Post by TsarSamuil on Mar 18, 2011 12:36:37 GMT -5
Patrick Cockburn: Saudi response reveals fear that Sunni power is fading.
Independent.co.uk Thursday, 17 March 2011
There is growing anger in the Shia community, estimated to number at least 250 million world-wide, at the intervention of troops from Saudi Arabia and United Arab Emirates in Bahrain to help repress the Shia majority which has been demanding political and civil rights.
"There is a general campaign against the Shia," said Yusuf al-Khoei of the al-Khoei Foundation, a leading Shia charitable organisation. "The best way for these [Sunni Muslim] states to gain the allegiance of the Shia is to treat them nice and stop accusing them of being Iranian spies."
Mr Khoei said it was significant that Saudi Arabia and the United Arab Emirates were the only two Arab states to recognise the Taliban government of Afghanistan which was notorious for persecuting Shia as heretics. He added that suicide bomb attacks on Shia in Pakistan, Afghanistan and Iraq are justified according to Wahhabism, the fundamentalist version of Islam predominant in Saudi Arabia.
"The Bahraini army is wholly Sunni and the police almost entirely so, apart from some community policing officers," said Mr Khoei. The Shia make up some 60 per cent of Bahrain's 600,000 population.
Bahrain is one of only four countries in the world where there is a Shia majority, the others being Iran, Iraq and Azerbaijan. The Shia make up only 10 per cent of Saudi Arabia's population.
The protests in Bahrain started in February as non-sectarian demands for political, civil and legal reform. But the killing of demonstrators by the police has led to radicalisation, demands for an end to the monarchy, and growing sectarian clashes between Sunni and Shia.
The al-Khalifa royal family has previously claimed that reformers and protesters are agents of Iran. But, according to cables from the US embassy, it has never been able to produce evidence of this. The Shia demonstrators, supported by some liberal Sunni, have continually emphasised that they are peaceful.
The Gulf monarchies along with Jordan, Egypt and other Sunni Arab states have always been paranoid about a Shia threat. This paranoia has grown deeper since the Shia majority in Iraq has taken power after the overthrow of Saddam Hussein. In practice the Shia have only gained influence where they make up a substantial portion of the population. By opting for military intervention to quash the movement of mainly Shia protesters in Bahrain, Saudi Arabia is likely to deepen sectarian division.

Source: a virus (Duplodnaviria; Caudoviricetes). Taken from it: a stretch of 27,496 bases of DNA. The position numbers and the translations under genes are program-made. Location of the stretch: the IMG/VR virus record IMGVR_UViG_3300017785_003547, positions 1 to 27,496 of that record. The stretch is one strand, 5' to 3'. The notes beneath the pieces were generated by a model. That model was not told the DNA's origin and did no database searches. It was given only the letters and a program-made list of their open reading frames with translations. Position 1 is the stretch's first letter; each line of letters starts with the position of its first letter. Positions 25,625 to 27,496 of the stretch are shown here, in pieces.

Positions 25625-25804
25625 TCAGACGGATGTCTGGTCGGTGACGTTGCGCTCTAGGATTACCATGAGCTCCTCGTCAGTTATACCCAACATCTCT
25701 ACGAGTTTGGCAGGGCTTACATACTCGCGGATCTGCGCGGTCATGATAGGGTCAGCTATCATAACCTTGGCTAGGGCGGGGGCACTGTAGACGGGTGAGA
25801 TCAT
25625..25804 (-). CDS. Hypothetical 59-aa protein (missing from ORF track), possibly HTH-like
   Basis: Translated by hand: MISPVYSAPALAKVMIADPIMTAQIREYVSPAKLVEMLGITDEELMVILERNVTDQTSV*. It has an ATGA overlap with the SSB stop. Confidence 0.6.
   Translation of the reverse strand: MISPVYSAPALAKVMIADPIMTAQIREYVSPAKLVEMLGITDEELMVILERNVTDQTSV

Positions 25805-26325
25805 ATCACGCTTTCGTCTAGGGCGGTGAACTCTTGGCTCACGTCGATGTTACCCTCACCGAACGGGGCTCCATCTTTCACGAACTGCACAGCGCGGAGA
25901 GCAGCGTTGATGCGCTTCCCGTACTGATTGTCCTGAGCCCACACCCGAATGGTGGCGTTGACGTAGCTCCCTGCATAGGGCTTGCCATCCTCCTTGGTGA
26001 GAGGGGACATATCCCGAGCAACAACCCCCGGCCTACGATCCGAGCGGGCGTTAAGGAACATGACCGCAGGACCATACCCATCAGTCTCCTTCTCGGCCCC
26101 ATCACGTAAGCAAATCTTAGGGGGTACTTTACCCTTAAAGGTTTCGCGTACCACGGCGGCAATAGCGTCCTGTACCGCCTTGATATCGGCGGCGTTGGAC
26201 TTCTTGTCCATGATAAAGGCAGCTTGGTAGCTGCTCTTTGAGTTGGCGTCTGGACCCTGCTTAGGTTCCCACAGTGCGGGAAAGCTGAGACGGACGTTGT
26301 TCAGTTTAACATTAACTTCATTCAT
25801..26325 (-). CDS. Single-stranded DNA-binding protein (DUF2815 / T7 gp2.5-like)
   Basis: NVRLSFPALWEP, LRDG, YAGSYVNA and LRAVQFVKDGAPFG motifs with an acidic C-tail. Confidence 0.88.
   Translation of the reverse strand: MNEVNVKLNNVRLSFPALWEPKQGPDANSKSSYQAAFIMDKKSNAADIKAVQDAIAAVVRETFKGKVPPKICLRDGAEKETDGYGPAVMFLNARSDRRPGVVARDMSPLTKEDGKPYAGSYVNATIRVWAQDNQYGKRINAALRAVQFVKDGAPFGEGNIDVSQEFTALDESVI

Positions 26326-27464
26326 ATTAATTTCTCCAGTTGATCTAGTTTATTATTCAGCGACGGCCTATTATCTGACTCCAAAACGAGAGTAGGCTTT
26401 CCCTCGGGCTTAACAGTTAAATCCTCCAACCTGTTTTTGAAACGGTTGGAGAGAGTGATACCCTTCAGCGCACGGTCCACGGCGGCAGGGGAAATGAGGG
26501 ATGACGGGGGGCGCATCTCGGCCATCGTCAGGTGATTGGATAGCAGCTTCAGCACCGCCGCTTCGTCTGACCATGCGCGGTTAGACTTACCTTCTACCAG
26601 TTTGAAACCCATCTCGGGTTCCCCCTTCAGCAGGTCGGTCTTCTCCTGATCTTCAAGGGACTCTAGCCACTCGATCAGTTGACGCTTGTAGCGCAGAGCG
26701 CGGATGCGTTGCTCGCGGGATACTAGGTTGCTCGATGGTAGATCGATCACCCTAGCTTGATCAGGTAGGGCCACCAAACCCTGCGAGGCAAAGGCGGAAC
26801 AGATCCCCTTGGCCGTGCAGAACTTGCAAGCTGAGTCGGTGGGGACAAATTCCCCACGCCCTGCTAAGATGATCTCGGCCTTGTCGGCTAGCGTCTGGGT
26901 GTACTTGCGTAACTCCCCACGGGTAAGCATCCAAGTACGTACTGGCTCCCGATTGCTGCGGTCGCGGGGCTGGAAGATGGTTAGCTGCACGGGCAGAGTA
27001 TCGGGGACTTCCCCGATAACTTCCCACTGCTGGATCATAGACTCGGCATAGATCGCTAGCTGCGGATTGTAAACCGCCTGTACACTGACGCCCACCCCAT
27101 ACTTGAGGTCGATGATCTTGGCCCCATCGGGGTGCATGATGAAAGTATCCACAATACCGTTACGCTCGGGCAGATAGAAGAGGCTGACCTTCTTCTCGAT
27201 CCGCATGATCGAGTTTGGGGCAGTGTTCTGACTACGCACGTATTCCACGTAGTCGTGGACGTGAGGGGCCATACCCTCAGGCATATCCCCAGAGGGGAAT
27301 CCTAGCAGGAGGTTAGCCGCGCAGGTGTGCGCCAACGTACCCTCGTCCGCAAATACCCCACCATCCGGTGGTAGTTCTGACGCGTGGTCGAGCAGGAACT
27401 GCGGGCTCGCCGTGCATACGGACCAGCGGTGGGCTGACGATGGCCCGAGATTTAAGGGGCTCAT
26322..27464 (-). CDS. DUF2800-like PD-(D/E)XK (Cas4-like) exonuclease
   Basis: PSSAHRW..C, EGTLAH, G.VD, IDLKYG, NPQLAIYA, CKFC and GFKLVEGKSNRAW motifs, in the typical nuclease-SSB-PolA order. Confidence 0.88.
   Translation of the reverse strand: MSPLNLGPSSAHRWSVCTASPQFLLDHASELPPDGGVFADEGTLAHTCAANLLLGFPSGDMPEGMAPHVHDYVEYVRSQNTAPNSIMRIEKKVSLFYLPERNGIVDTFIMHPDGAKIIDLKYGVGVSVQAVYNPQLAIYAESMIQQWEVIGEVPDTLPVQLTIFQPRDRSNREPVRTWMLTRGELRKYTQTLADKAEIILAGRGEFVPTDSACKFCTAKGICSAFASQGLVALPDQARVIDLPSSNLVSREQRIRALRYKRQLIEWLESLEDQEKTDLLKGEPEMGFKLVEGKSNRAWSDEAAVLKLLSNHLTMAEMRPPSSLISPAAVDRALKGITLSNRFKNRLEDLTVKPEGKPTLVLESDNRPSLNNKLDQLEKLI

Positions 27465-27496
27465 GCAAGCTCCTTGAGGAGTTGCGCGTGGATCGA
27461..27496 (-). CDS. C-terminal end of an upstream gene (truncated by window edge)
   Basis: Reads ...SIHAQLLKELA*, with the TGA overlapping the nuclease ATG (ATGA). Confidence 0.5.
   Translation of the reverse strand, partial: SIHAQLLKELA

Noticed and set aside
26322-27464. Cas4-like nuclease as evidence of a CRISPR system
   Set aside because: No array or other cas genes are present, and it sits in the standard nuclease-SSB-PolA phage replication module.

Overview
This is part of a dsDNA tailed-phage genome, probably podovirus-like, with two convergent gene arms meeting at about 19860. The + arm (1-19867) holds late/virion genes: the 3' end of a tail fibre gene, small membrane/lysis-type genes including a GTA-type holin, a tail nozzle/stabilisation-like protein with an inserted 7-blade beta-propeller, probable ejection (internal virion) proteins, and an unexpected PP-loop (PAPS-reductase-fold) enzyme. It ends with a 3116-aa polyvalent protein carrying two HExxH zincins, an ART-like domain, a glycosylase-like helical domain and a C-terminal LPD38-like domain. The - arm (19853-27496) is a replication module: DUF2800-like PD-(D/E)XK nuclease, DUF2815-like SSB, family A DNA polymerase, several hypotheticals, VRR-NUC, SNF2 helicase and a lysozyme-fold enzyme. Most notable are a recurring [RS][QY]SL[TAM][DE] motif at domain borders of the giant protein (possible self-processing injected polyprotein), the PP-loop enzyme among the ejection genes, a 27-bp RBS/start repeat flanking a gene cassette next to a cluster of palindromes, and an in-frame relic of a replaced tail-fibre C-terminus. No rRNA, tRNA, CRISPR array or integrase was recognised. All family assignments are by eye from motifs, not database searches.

TsarSamuil: Medicines aren't allowed to be sold on the market without a 15 year trial period, to determine short n long term effects. Sputnik just turned 1 year, others not even that, just months, how can we determine long term effects without the data from long term
Aug 24, 2021 11:22:20 GMT -5
TsarSamuil: exposure? Does anyone have a time machine to go 14 years or so into the future n come back n say whether we have good vaccines? Fear makes world abandon its own standards..Besides, vaccines for other illnesses that have been developed for YEARS actually
Aug 24, 2021 11:23:40 GMT -5
TsarSamuil: help. These covid vaccines are literally SHIT, why else do they demand you take 1, 2 n now 3 shots? The problem is also a disease becomes resilient if u administer a weak vaccine that doesn't do the job proper. Allow illness to survive just makes it strong
Aug 24, 2021 11:25:04 GMT -5
TsarSamuil: instead if we go by the book, we should all wait for a really good vaccine to take out the illness for good. Now...we may never get rid of it..but understandably the world economy has a hard time dealing with lock downs, but that is just needless panic
Aug 24, 2021 11:27:06 GMT -5
TsarSamuil: why Swe had fared well with country not being locked down? Because they are cold people, keeping distance was the thing before covid-19 was ever heard of, I hope world doesn't become like that, but some could use a little common sense n change in behavior.
Aug 24, 2021 11:29:12 GMT -5
TsarSamuil: It's no wonder covid hits so many Arabs in the country, stupid bastards..
Aug 24, 2021 11:29:38 GMT -5
TsarSamuil: If I go to H&M a new shirt, if an Arab wants to buy a pair of pants, not only is his whole family along, his friends, even his freaking grandmother is along n all chattering along in a big dumb group of ignorance..
Aug 24, 2021 11:33:05 GMT -5
Boro: Thx for the response. I'm not sure... It seems the vaccines work, at least people aren't dying of Covid. Those who get ill have a problem, it's not "just a flu". Maybe it's from a chinese laboratory, who knows...
Aug 24, 2021 13:46:55 GMT -5
Boro: I agree regarding Arabs..
Aug 24, 2021 13:50:39 GMT -5
Boro: Be glad, Sweden isn't overpopulated.
Aug 24, 2021 14:11:49 GMT -5
TsarSamuil: true, vaccines do help somewhat, maybe better than nothing..I hope in 2022 we can come out of this nightmare..
Aug 24, 2021 15:38:24 GMT -5
Boro: Horrible times, indeed.
Aug 24, 2021 15:47:41 GMT -5